Travel After the Coronavirus

Travel & Tourism, one of the largest sectors in the world, at a stand-still. Working in this industry you see the impact first hand.  So many questions, no answers. We are all curious when our next vacation will be, or when we will be able to fly again, and how that climate is going to change. I don’t think anyone knows when things will be back to normal, or if we will travel in August, or how international travel will look, how could they? The pandemic has rocked the world of many, but nothing has changed or will change more than travel.

According to Loup Ventures, a research-driven venture capital firm based out of Minneapolis, Minnesota, there are three main takeaways in travel after this pandemic.

  • Recovery in the travel space will take time.
  • Frequent travelers will return to relatively normal travel habits.
  • There is an opportunity for travel-related brands to associate themselves with cleanliness and safety.

I wanted to share my thoughts on this conversation – you will find predictions, (yes just predictions) but more importantly, discussion points.

“It is hard to predict any outcome while the crisis is unfolding” – Bloomberg.

1. Flight prices? 

Wanting to both travel and social distance on an airplane? This might be difficult. How are airlines going to be different when we are able to fly again? The one solution moving around; no middle seat.

Good news, more room on the plane…bad news, higher prices…right? “If airlines have to allow more space between passengers, their seat inventory will go down to 65 percent. That’s just about a break-even point for a flight”

‘For now, cheap flights can be found as airlines compete for a handful of passengers. While airlines may have to cut prices initially to woo passengers back, hygiene concerns will gradually fade away, said Rico Merkert, professor of transport and supply-chain management at the University of Sydney’s business school” – Bloomberg.

2. Deciding on accommodations?

Reputation and sanitation top of mind.

I believe hotels that offer minimum ‘touchpoints’ will be more attractive; no keys, more tech (just a few examples) – everything will be handled digitally, hopefully.  Crowded cities? How will people fare with this? Possibly more secluded properties, private homes, villas, accommodations with high reviews will be the preference. Reputation, maybe only Marriott properties – you might be surprised – many fall under this umbrella.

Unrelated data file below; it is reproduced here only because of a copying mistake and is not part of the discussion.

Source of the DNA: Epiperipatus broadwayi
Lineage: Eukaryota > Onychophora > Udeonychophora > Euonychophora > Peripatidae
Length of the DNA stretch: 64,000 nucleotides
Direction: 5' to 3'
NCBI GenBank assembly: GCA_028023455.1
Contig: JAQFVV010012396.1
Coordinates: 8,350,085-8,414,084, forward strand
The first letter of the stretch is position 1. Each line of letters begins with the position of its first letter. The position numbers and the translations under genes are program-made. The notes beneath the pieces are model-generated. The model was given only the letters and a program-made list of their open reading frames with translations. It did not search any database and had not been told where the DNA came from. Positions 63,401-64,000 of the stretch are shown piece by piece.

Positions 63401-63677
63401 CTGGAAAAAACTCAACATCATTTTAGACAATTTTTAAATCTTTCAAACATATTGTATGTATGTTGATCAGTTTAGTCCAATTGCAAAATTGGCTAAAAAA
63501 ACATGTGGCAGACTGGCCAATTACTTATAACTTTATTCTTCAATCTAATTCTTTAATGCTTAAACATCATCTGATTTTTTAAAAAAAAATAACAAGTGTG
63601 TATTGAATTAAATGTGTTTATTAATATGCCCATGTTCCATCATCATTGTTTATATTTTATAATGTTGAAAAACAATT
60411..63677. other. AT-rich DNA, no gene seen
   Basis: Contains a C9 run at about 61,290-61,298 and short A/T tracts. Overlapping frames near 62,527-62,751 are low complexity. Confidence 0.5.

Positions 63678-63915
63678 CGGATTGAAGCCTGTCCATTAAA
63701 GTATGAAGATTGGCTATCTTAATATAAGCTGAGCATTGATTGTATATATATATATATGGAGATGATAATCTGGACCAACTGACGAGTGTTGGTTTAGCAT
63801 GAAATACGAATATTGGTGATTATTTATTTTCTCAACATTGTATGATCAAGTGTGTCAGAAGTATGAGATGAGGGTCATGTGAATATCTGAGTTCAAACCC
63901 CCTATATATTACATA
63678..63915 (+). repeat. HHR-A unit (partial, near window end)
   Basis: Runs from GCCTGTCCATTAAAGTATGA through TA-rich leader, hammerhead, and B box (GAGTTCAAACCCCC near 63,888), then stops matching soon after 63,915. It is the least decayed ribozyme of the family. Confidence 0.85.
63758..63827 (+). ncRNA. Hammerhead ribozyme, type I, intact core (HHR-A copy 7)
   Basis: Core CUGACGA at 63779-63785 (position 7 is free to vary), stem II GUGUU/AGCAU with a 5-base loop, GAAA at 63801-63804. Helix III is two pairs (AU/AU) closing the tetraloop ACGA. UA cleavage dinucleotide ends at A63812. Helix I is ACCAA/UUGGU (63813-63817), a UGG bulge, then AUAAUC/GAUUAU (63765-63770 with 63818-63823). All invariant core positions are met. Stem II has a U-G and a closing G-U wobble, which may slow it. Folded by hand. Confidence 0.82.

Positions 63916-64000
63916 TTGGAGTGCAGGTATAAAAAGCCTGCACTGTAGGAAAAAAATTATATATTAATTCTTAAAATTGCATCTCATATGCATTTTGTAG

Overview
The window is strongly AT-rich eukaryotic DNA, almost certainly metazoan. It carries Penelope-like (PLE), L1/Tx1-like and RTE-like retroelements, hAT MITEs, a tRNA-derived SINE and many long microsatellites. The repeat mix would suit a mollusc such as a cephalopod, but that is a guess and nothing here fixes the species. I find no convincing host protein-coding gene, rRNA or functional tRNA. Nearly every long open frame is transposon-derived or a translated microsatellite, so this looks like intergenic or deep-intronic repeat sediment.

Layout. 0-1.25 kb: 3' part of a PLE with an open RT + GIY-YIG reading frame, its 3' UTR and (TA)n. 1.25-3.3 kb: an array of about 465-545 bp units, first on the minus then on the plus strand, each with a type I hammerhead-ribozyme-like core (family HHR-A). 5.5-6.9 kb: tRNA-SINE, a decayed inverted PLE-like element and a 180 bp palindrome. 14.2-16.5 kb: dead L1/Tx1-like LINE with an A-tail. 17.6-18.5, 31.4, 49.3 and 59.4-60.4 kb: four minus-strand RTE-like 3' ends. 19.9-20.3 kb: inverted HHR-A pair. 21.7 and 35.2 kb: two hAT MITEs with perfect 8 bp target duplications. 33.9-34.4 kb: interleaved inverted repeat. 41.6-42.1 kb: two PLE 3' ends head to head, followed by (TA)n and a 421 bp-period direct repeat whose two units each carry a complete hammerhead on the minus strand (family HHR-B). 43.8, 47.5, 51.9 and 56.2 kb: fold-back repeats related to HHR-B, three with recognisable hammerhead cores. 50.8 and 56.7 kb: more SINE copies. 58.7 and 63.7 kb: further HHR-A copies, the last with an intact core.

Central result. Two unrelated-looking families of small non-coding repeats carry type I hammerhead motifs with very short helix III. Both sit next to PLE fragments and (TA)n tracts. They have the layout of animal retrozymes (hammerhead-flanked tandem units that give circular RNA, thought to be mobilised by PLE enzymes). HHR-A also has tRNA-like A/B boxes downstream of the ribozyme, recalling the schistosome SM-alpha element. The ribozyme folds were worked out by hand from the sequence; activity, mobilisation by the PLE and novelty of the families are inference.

Perhaps your decision lies in the values of the hotelier. Perhaps this made you pause to reconsider your lifestyle (lack of a better term) and are more likely to choose a hotel that values sustainability, wellness, yoga…etc.

Ultimately, will your preference for hotels, resorts, Airbnb, etc. be affected by this?

3. Sanitisation will be the new security

When you get back from your trip, will the topic of conversation with family and friends nod towards the sanitary measures? Will this become the new norm?

While transparency will be expected…I have sympathy for the hospitality industry – about to go through a plethora of phone calls and questions from concerned travelers. Recent popular google searches – “how are hotels sanitizing?”

Marriot said “they will use electrostatic sprayers with hospital-grade disinfectants to sanitize throughout the hotel. Besides guest rooms, the sprayers will be used in lobbies, gyms, and other public areas.”

In a USAToday article, “guests who want to minimize contact with the staff can use their cellphones, Marriott says. Phones can be used to check-in, unlock room doors, make special requests, and order room service “that will be specially packaged and delivered right to the door without contact.”

Health, hygiene, and sanitation…three things every traveler and travel professional will be taking into account on their next vacation.

4. Domestic travel will rise